As jockeying intensifies for ministerial appointments in President-elect Joko 'Jokowi' Widodo's new cabinet, divisions and dissatisfaction within Indonesia's Ministry of Foreign Affairs have played out in a very public fashion.
In a riveting if unedifying spectacle, Indonesia's press has carried tit for tat analysis and commentary both supporting, but mostly intensely critical of, Foreign Minister Marty Natalegawa.
The criticisms (which are strangely reminiscent of those leveled against a certain former Australian foreign minister) accuse Natalegawa of narcissism, poor management, insecurity and general disdain for peers and colleagues.
It was a Jakarta Globe article on 14 August lauding Natalegawa's performance and supporting his appointment to Jokowi's cabinet that provoked the torrent of online criticism. In response, recently retired ambassador to Switzerland Djoko Susilo condemned Natalegawa's record in a piece titled 'The death of reforms in the foreign ministry'. The Ministry's Secretary-General, Kristiarto Legowo, was then compelled to defend Natalegawa's record, which only attracted more negative revelations.
Indeed, Susilo's criticisms cannot be easily dismissed. A former journalist, he was also head of Commission I, responsible for overseeing information, defence and foreign affairs in Indonesia's parliament. As a legislator, Susilo gained respect as an ardent promoter of democratic values in Indonesia's foreign policy.
Among the most damaging of Susilo's criticisms was that Natalegawa had overseen the death of innovation and reform in the Foreign Ministry instituted by his predecessor, Hassan Wirajuda. Appointed by President Megawati Soekarnoputri in the early stages of Indonesia's democratic transition, Wirajuda initiated a substantial legislative, organisational and ideational reform. He transformed a foreign policy-making culture constrained by the military's political influence and concentration of authority in autocratic President Suharto into one which better reflected the values of Indonesia's 'reformasi' experience.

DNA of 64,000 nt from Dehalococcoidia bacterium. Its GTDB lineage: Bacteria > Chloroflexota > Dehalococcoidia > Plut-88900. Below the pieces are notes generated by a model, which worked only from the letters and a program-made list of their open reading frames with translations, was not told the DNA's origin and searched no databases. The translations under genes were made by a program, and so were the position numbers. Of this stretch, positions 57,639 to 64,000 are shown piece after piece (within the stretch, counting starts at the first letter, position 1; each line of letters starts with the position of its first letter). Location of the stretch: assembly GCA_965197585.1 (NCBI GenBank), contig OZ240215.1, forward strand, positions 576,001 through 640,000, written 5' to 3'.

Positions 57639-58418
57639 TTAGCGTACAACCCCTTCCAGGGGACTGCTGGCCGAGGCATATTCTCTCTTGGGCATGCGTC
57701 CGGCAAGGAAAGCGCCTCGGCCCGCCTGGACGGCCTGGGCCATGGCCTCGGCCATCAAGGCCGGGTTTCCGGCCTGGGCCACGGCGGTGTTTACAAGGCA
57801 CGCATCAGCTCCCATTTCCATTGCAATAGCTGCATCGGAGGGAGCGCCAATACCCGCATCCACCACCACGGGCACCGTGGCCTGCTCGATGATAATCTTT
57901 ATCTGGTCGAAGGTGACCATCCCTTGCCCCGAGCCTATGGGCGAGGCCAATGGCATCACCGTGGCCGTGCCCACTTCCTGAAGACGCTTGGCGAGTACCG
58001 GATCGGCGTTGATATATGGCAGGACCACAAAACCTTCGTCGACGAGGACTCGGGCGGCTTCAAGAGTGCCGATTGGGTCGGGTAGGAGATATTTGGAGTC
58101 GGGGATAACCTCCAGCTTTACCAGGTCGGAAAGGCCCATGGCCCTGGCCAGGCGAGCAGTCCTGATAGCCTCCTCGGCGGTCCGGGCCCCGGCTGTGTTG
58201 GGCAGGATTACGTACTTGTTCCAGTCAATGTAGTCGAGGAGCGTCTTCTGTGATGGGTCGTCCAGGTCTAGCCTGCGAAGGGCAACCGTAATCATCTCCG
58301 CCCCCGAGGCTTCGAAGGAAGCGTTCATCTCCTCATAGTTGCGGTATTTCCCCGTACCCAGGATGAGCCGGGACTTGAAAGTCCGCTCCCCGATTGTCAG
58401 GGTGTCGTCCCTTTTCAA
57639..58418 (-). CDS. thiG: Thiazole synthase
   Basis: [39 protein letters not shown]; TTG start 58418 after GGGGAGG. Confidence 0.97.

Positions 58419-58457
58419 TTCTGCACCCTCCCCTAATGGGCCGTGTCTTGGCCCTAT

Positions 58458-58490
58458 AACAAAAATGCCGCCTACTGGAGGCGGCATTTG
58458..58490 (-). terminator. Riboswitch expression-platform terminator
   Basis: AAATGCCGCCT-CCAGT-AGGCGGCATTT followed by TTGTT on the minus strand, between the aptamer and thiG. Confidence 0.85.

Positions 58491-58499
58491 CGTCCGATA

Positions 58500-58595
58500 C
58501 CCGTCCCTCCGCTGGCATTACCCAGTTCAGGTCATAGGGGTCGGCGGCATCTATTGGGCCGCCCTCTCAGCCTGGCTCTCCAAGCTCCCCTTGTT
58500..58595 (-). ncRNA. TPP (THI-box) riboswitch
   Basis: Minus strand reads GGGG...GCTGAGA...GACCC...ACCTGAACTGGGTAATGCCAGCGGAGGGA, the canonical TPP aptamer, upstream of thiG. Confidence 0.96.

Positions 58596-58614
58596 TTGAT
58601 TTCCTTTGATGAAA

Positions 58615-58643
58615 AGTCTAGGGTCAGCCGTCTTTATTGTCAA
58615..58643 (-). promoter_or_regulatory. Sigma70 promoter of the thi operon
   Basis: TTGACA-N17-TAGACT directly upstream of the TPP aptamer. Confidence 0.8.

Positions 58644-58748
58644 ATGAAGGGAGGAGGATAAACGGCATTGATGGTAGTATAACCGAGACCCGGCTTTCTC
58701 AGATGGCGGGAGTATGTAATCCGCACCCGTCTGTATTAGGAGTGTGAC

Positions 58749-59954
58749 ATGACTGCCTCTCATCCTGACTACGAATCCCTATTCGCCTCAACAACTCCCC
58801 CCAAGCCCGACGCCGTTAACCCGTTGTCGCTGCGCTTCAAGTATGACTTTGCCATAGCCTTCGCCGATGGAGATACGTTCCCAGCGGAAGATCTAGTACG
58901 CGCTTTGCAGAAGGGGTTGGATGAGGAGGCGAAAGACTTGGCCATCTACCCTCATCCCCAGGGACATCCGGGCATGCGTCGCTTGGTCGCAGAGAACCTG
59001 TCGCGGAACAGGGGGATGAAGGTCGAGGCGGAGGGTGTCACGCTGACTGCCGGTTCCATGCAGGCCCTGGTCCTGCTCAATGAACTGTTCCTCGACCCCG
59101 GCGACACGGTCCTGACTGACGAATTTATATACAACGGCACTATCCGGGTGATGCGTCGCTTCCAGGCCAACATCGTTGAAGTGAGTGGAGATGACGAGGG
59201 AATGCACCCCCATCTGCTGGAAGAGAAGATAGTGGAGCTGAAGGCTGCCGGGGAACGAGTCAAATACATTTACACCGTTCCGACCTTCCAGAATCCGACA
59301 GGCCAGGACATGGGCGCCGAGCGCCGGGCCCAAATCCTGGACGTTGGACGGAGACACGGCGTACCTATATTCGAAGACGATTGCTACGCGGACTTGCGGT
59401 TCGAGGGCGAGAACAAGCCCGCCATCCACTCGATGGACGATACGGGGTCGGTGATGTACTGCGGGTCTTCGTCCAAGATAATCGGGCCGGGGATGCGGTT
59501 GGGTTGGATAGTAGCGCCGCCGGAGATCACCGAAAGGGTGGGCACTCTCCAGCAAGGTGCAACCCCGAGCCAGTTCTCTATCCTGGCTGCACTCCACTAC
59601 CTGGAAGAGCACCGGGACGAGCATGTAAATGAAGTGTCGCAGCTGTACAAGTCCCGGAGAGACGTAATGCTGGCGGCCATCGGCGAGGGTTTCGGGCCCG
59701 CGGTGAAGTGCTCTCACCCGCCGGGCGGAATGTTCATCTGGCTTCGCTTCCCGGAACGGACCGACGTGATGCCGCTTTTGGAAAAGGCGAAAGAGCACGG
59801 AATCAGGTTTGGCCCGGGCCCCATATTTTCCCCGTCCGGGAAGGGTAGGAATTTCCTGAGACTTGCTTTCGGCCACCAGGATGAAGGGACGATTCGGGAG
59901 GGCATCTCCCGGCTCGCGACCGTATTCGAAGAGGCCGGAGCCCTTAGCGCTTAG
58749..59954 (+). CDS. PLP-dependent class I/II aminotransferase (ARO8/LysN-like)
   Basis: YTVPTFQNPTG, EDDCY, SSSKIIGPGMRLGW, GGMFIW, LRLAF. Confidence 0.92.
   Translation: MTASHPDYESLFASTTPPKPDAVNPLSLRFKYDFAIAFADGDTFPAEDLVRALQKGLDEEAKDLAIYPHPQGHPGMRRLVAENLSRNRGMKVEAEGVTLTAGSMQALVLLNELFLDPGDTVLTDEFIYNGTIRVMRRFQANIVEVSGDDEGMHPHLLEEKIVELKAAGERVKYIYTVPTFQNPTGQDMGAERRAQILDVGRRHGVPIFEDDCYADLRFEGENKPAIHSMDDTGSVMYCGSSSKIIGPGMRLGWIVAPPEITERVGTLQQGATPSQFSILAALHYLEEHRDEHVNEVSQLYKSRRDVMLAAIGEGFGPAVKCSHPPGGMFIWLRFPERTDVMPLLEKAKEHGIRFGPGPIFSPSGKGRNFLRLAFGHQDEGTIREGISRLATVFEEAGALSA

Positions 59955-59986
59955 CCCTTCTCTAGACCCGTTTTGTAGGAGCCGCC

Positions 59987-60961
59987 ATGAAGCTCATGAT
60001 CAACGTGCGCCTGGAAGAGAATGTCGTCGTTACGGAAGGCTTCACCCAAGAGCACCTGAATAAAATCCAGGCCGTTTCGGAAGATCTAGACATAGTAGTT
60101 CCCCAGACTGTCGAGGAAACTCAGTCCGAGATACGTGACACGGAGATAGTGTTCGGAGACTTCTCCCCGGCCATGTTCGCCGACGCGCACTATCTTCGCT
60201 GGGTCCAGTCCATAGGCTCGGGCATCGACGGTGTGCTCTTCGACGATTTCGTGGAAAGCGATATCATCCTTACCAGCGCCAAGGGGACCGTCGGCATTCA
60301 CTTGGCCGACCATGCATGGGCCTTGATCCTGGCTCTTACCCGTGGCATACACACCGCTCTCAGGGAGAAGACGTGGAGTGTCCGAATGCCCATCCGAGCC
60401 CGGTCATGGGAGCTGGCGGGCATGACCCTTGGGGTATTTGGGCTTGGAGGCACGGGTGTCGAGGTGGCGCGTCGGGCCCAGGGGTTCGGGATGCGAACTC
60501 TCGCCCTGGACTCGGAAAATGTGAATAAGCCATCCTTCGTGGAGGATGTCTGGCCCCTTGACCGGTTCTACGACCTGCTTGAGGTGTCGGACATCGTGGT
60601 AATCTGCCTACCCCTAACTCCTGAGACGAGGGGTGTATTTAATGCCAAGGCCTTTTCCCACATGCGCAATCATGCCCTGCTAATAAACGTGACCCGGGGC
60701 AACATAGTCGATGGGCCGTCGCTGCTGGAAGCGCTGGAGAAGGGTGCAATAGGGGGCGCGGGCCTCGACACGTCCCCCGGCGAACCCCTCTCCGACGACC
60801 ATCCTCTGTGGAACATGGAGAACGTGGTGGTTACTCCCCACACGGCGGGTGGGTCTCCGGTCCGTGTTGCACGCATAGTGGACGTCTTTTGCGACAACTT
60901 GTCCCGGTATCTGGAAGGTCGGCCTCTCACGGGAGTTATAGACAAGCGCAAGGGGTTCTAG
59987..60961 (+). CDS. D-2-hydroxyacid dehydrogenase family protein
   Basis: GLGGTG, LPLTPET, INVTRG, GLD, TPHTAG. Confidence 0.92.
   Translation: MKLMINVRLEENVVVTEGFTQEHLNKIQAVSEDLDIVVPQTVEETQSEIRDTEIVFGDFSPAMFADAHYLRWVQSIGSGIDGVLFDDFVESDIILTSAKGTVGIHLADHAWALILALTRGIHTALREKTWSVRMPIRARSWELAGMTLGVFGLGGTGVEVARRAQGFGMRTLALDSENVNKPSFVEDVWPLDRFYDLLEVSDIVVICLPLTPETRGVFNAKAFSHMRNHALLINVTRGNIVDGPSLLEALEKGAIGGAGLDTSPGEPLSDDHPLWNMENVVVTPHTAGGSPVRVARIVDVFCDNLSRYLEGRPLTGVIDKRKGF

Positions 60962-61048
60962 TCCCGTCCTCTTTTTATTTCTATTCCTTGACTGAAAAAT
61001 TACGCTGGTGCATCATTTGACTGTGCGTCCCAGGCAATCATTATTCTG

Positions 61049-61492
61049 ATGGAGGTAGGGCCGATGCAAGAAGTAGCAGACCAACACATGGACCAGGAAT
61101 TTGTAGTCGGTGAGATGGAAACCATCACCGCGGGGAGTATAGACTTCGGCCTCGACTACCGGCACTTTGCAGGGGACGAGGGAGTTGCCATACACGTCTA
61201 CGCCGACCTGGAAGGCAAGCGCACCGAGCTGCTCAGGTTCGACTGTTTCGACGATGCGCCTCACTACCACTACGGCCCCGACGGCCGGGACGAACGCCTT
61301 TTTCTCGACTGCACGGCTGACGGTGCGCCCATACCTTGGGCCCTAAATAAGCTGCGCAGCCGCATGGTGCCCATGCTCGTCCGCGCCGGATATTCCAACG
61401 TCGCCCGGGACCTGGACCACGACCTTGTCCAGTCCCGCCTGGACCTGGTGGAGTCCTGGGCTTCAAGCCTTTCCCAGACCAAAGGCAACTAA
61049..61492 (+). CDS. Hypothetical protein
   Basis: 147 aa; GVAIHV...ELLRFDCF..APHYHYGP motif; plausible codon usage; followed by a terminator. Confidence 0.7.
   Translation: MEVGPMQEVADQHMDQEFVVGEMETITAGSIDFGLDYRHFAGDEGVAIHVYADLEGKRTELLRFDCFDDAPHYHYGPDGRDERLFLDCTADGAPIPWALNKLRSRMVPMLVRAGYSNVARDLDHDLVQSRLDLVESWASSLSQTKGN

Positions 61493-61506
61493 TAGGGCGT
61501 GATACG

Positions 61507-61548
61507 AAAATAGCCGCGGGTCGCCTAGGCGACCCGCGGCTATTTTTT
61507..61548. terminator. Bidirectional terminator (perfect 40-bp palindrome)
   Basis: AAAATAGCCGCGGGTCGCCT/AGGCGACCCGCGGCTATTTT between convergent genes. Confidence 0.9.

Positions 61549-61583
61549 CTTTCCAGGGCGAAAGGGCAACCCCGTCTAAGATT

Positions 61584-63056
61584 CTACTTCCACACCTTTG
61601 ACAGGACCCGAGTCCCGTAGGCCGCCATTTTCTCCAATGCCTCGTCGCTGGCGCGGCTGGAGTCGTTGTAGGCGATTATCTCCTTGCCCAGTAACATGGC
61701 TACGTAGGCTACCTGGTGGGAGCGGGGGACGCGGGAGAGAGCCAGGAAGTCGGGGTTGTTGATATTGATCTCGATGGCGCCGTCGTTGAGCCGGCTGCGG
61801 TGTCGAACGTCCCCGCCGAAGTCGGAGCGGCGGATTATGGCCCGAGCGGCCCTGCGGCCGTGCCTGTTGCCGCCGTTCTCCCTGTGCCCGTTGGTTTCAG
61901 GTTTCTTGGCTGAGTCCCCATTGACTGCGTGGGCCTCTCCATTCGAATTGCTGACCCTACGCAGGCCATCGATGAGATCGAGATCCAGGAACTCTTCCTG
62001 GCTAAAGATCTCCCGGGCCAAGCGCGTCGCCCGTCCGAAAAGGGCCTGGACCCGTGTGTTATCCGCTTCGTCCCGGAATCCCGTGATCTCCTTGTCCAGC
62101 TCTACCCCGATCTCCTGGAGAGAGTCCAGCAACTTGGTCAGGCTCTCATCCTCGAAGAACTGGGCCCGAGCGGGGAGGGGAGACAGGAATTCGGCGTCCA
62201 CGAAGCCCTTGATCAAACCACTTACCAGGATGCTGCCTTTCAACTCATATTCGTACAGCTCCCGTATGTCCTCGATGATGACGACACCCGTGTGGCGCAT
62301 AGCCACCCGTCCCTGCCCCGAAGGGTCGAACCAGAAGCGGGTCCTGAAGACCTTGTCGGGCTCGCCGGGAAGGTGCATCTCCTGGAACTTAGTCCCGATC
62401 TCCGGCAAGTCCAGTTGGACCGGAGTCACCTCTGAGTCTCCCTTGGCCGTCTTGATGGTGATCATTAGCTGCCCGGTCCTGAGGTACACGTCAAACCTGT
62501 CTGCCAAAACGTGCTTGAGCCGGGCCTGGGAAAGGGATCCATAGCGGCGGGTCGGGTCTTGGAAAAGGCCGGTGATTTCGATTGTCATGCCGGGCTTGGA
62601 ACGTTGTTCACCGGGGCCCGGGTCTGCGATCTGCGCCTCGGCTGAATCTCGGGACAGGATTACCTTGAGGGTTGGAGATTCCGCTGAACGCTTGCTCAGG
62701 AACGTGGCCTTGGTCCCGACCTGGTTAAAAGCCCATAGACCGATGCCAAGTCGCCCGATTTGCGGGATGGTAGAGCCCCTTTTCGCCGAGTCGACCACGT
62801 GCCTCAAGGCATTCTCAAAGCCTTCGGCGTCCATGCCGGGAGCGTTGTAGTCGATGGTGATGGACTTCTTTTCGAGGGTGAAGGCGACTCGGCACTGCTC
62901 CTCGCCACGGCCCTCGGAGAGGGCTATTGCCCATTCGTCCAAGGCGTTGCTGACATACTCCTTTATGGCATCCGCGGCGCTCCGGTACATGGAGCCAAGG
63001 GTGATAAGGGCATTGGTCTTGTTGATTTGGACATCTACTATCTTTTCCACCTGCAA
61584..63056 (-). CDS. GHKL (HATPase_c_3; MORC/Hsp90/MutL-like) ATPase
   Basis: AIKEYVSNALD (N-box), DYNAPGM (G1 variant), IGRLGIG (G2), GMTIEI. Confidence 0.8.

In short, Hassan Wirajuda was an entrepreneur of new ideas who partnered with his cabinet colleagues, key legislators and subordinates to drive a new normative agenda in ASEAN and transform Indonesia's foreign policy making culture.
How does this contrast with Natalegawa?
On balance, Natalegawa has been an erudite and effective foreign minister who has worked hard to champion Indonesia's interests abroad. Key among his recent accomplishments was his success in reaching a consensus following the 2012 Phnom Penh ASEAN Ministerial Meeting, which dissolved in acrimony over South China Sea tensions.
Natalegawa has kept China talking on a South China Sea Code of Conduct and ably articulated Indonesia's vision for the regional order based on his 'dynamic equilibrium' doctrine. In 2011, as ASEAN Chair, he led a highly successful year of Indonesian diplomacy in the signing of Bali Concord III and Indonesia's chairing of an expanded East Asia Summit incorporating the US and Russia.
Unfortunately for Natalegawa, however, it seems his legacy will be clouded by staff perceptions of an idiosyncratic personality who arbitrarily implemented budget cuts.
In the end, the public expressions of frustration witnessed in the media in recent weeks cannot go unheeded byJokowi's transition team. Natalegawa's shortcomings, already well-known among Jakarta's foreign policy community, will work against him. This will improve the chances of other foreign ministerial contenders. Arif Havas Oegroseno, an international law expert and proven negotiator on maritime boundary issues, is reportedly a strong favourite.
Beyond the speculation about ministerial positions, however, there are broader lessons in the public flagellation of Natalegawa. In an era of greater transparency and prolific social media use, it looks like the performance of Indonesia's ministers and senior bureaucrats will not be judged only in the court of public opinion, but increasingly by peers and subordinates.
Photo courtesy of Flickr user The Official CTBTO Photostream.